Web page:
Radiation in Medical Imaging
Aug 15, 2012
The use of medical imaging has revolutionized the field of medicine and has significantly advanced the diagnosis, treatment and follow-up care people receive, improving health outcomes.
Imaging equipment has become more widely available and the number of imaging exams performed each year has also increased. Attention to radiation exposure from medical imaging exams has also grown.
There is some concern that radiation from medical x-rays could minimally increase your risk of developing cancer later in life. This potential risk decreases with age, so attention to radiation exposure is most important for children and young adults.
There is no definitive scientific evidence that radiation from medical imaging exams causes cancer. To be safe, the medical community advocates taking reasonable precautions to limit the radiation exposure from medical imaging, including:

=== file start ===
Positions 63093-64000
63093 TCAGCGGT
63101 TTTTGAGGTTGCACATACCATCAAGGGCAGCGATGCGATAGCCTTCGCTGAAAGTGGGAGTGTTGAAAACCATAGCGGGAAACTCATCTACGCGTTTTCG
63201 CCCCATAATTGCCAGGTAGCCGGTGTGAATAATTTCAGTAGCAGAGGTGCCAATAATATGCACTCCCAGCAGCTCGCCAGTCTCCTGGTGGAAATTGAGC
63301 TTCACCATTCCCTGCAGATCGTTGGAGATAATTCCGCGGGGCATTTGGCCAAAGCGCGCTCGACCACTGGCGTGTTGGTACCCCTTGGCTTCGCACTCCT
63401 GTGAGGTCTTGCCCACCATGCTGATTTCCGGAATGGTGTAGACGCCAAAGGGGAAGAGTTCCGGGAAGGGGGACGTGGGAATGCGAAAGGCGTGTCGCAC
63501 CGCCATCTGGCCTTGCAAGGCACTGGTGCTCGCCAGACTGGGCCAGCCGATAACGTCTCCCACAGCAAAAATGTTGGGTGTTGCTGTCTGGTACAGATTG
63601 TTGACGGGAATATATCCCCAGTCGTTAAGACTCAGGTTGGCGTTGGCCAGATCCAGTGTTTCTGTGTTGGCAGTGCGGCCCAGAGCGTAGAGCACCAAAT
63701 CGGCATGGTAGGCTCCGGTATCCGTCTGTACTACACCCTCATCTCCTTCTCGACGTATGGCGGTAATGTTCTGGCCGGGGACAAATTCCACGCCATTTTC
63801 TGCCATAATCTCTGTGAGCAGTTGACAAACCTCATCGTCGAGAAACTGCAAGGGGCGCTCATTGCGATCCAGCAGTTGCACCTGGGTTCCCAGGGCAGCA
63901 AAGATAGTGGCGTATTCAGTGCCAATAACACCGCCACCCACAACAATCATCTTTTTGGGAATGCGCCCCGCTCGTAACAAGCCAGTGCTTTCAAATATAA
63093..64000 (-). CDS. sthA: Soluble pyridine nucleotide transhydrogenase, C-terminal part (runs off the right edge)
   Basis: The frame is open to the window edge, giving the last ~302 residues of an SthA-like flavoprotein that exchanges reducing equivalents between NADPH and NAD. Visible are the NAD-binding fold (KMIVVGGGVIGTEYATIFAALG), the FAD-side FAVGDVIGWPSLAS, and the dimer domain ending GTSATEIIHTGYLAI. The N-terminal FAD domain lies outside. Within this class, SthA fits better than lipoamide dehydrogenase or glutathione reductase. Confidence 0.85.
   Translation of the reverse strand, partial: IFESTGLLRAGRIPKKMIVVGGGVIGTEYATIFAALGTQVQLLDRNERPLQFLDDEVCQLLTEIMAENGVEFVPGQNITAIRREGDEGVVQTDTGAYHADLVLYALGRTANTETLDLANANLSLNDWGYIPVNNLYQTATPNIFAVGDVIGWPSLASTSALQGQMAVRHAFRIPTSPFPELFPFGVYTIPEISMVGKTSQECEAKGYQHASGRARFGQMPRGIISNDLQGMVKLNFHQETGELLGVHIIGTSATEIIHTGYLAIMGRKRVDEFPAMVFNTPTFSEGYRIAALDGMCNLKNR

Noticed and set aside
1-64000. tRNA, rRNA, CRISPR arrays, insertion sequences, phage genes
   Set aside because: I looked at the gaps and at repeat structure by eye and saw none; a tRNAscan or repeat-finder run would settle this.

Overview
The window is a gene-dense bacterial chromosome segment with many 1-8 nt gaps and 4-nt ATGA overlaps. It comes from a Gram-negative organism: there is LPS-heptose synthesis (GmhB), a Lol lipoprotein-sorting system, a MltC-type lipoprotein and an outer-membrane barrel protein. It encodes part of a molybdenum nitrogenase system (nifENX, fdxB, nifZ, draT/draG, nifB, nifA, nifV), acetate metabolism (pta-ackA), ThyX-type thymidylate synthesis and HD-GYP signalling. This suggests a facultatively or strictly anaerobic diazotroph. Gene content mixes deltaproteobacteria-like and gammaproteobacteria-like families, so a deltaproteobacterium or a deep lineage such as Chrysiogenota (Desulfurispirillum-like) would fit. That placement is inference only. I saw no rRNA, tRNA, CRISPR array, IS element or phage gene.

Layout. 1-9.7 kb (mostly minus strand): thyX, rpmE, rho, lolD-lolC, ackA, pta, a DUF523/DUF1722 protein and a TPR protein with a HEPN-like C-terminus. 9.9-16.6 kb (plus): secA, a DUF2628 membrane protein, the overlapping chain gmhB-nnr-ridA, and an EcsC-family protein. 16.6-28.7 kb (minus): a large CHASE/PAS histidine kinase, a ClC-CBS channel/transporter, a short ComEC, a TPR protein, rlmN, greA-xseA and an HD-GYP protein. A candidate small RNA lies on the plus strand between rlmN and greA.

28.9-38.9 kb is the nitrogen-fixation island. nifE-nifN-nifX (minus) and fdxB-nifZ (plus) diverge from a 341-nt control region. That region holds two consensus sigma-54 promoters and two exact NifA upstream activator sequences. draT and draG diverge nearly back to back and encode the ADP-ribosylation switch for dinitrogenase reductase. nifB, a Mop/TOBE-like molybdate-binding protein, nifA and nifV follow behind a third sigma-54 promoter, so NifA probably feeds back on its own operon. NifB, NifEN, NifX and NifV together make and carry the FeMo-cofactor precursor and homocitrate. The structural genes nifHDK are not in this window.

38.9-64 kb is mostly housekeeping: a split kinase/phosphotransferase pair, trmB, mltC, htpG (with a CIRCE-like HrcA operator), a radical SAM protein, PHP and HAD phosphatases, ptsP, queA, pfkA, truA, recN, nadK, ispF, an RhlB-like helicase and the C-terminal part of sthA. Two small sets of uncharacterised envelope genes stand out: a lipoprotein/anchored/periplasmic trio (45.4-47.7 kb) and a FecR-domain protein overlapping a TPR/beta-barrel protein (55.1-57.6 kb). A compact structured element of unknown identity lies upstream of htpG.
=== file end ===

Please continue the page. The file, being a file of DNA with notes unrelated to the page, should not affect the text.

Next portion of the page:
- Image only when there is a clear reason
- Use the least amount of radiation needed for a quality diagnostic exam
- Image only the indicated area
- Limit multiple scans
- Suggest alternative imaging exams that do not use radiation, such as MRI or ultrasound, when appropriate
Suburban Imaging has procedures in place to ensure that each exam is appropriate by following the American College of Radiology's Appropriateness Criteria. To ensure that we use the lowest radiation dose necessary to obtain good quality images, Suburban Imaging continually evaluates our processes and exam protocols. Read more about Radiation Safety at Suburban Imaging.
- Suzanne C. Moffit, DO
Body and Breast Radiologist
Radiation Safety Officer